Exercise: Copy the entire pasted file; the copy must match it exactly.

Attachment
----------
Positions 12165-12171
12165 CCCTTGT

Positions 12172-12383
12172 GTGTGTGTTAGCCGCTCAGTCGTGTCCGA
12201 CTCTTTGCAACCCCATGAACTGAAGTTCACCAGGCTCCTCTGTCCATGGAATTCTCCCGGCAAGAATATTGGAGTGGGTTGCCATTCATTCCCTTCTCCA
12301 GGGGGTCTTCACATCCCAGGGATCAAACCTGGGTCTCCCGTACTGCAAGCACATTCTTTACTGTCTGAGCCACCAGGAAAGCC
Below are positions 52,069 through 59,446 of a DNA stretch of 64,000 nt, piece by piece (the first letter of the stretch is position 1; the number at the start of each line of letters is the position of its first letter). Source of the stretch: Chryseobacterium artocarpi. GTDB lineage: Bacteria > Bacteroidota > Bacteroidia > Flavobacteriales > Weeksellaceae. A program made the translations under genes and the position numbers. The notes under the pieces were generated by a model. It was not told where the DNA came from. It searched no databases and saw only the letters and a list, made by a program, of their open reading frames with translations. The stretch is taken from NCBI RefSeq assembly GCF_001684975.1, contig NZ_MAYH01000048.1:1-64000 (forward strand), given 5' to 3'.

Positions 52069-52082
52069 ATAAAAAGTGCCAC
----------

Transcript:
Positions 12165-12171
12165 CCCTTGT

Positions 12172-12383
12172 GTGTGTGTTAGCCGCTCAGTCGTGTCCGA
12201 CTCTTTGCAACCCCATGAACTGAAGTTCACCAGGCTCCTCTGTCCATGGAATTCTCCCGGCAAGAATATTGGAGTGGGTTGCCATTCATTCCCTTCTCCA
12301 GGGGGTCTTCACATCCCAGGGATCAAACCTGGGTCTCCCGTACTGCAAGCACATTCTTTACTGTCTGAGCCACCAGGAAAGCC
Below are positions 52,069 through 59,446 of a DNA stretch of 64,000 nt, piece by piece (the first letter of the stretch is position 1; the number at the start of each line of letters is the position of its first letter). Source of the stretch: Chryseobacterium artocarpi. GTDB lineage: Bacteria > Bacteroidota > Bacteroidia > Flavobacteriales > Weeksellaceae. A program made the translations under genes and the position numbers. The notes under the pieces were generated by a model. It was not told where the DNA came from. It searched no databases and saw only the letters and a list, made by a program, of their open reading frames with translations. The stretch is taken from NCBI RefSeq assembly GCF_001684975.1, contig NZ_MAYH01000048.1:1-64000 (forward strand), given 5' to 3'.

Positions 52069-52082
52069 ATAAAAAGTGCCAC